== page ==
SANS Digital Forensics and Incident Response Blog: Category - Evidence Acquisition

Digital Forensics Case Leads: Incident Response Hits The Mainstream; Powerful Tech Fighting CP; Acquisition Errors Can Cost Case

Incident Response Lead Story: Why it pays to have incident response in a Wikileaks world. The Wikileaks story is having a ripple effect that shows no sign of abating. As of this writing, according to a spokesperson for PandaSecurity: the following web sites have been attacked in the name of defending the actions of Wikileaks: … Continue reading Digital Forensics Case Leads: Incident Response Hits The Mainstream; Powerful Tech Fighting CP; Acquisition Errors Can Cost Case


Paraben Forensic Conference Report: iPhone Forensics - Tools and Tips From The Trenches

One of the training classes with high attendance at the Paraben Forensic Innovations Conference this week in Park City, Utah, was the Apple iOS Forensics Bootcamp. Apple's iOS is the operating system that powers the Apple iPhone, iPod Touch, the iPad, and the Apple iTV device. With the exploding popularity of these devices (well, except for the iTV), Law Enforcement, corporate investigators, and other forensic professionals are looking to learn more about this platform.

The iOS Forensics Bootcamp was instructed by Ben Lemere of Basis Technologies. Lemere has worked in forensics for The Feds, and the private sector. The focus of the bootcamp was mostly on iPhone forensics, although many of the principals apply to the other devices. Ben uses an excellent tool for conducting iOS forensic analysis, and provided

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Digital Forensics How-To: Memory Analysis with Mandiant Memoryze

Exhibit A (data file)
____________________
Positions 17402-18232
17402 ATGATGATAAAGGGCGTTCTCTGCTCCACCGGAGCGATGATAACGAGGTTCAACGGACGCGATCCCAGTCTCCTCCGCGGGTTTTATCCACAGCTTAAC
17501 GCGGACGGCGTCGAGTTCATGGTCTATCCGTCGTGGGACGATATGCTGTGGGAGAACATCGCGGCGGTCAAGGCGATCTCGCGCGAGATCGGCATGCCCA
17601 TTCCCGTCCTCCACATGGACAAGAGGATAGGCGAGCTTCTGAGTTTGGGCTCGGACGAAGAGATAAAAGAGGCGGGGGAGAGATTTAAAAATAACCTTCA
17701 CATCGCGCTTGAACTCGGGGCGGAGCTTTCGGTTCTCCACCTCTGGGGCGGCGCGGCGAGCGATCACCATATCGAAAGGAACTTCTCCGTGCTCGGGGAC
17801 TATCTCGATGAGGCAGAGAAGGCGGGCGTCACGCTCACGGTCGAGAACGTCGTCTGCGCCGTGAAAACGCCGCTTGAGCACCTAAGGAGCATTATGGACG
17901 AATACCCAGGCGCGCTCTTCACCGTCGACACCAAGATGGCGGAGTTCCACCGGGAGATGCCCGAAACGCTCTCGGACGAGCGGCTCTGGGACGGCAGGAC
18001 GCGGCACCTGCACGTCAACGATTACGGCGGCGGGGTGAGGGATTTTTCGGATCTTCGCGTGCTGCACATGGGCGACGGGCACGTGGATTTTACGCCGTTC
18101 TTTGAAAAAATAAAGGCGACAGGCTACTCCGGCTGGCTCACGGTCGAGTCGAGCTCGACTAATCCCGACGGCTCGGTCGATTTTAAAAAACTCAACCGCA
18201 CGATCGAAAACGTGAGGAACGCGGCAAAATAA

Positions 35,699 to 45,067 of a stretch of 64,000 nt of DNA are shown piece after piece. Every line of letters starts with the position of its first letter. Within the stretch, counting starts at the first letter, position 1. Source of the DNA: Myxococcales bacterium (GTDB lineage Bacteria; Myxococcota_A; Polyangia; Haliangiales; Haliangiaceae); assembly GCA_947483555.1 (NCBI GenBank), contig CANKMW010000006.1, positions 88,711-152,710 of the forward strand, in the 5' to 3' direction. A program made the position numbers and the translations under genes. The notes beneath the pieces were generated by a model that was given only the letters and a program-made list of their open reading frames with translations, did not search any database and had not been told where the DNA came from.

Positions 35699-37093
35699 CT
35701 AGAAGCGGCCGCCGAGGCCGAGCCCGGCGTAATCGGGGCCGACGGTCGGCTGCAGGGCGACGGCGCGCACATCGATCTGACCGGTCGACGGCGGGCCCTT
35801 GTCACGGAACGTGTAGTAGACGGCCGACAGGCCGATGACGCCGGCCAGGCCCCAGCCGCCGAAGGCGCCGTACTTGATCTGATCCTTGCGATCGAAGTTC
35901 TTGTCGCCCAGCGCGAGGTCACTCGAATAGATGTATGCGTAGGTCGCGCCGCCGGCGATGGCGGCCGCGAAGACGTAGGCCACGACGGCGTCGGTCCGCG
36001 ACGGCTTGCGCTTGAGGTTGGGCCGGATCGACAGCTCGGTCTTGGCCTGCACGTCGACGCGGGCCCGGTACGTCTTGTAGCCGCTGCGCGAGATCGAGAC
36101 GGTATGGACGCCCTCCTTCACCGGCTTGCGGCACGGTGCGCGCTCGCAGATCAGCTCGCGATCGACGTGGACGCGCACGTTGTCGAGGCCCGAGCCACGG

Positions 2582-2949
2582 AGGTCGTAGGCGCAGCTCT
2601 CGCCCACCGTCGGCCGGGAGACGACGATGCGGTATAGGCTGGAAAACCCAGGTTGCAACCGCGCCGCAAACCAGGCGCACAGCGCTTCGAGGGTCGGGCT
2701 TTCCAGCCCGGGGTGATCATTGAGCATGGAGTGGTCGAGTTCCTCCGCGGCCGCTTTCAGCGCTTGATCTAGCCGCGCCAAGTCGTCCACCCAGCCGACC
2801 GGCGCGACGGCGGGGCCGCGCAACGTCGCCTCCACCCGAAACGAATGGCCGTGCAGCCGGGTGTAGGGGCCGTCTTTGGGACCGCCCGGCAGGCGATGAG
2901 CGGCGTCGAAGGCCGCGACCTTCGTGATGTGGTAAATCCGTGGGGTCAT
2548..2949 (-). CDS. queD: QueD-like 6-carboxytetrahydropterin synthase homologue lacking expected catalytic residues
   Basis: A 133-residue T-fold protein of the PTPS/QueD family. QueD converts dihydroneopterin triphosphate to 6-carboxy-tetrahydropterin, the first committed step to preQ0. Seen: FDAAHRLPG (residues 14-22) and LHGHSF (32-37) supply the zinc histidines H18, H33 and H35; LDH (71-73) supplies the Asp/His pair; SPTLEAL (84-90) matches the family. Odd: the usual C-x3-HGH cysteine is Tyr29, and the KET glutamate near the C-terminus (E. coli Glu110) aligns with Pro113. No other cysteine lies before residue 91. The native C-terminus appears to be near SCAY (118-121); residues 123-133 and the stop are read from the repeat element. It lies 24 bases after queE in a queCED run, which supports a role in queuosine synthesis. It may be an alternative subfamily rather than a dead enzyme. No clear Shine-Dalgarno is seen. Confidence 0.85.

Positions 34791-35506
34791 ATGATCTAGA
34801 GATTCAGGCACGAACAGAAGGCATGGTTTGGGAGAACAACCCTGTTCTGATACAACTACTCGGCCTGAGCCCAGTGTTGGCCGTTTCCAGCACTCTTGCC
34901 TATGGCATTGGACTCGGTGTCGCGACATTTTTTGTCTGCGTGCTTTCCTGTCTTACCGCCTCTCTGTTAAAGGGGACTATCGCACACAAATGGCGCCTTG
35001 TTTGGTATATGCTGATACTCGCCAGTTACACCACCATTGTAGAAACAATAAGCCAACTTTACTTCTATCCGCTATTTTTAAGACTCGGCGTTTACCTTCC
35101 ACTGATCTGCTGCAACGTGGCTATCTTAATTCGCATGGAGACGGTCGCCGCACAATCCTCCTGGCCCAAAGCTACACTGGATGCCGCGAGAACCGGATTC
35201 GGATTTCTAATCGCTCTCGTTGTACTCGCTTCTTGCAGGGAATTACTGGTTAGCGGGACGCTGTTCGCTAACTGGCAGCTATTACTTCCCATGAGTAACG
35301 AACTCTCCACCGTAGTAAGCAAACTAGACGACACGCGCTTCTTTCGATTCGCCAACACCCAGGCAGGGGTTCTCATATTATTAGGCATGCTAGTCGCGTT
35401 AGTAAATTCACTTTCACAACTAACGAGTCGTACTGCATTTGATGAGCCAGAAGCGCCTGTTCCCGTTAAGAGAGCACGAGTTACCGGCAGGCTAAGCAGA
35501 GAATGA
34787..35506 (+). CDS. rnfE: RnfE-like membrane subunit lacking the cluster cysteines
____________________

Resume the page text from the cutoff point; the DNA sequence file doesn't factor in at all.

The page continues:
Mandiant's Memoryze tool is without question one of the best forensic tools available. It is an incredibly powerful memory analysis suite that should be part of every incident responder's toolkit. It's free, but requires some patience to traverse the learning curve. Memoryze was built by Jamie Butler and Peter Silberman, a couple of hardcore memory / malware analysts that operate on a completely different level than most of us mere mortals. In this post I'll cover how to get started with Memoryze, because if you haven't added memory analysis to your intrusion investigations, there is a whole lot of evil out there that you are missing.

Getting Started

The first step is to go out and download the tool. An important thing to keep in mind is that Memoryze actually consists of two components: Memoryze and Audit Viewer. Each must be downloaded individually from the free tools section of the Mandiant


Investigators: How to Write a Report and Store Digital Evidence

A wise investigator assumes an attitude of professionally skepticism. She recognizes that any piece of evidence may not be what it seems to be, and might in the future be interpreted in a different way or be refuted by other evidence.

Consider for example one of the most famous and thorough investigations in American history. The official investigation of the 1970 shooting of Kent State students by national guardsmen concluded that a certain Terry Norman (paid FBI informant) played no role in the shooting. However, forty years later a previously-unknown tape recording of the events has surfaced, and a forensic analysis of the recording shows that someone fired a .38-caliber pistol four times, shortly before the guardsmen opened fire. Norman was known to have brandished such a pistol at that place and time. It appears that

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Digital Forensics Case Leads: Industrial Controls Forensics, Cracking Crackberries, Mobile Forensics

While most technical and non-technical types focus on servers, desktop, and mobile phones/pads when thinking about security and forensics, an area of growing concern is industrial controls security. This was brought to light in the wake of the Stuxnet worm. The accusations continue to fly, via arm-chair forensics. Was it an attack on Iran? Or maybe an attack against India, since it seems Stuxnet may have knocked out a TV Satellite. Security honcho Bruce Schnier says we may never know.

What is certain is a growing concern over industrial controls security. According to a San Francisco Chronicle story that ran on this week: "... Liam O Murchu, a researcher with the computer security firm Symantec, used a

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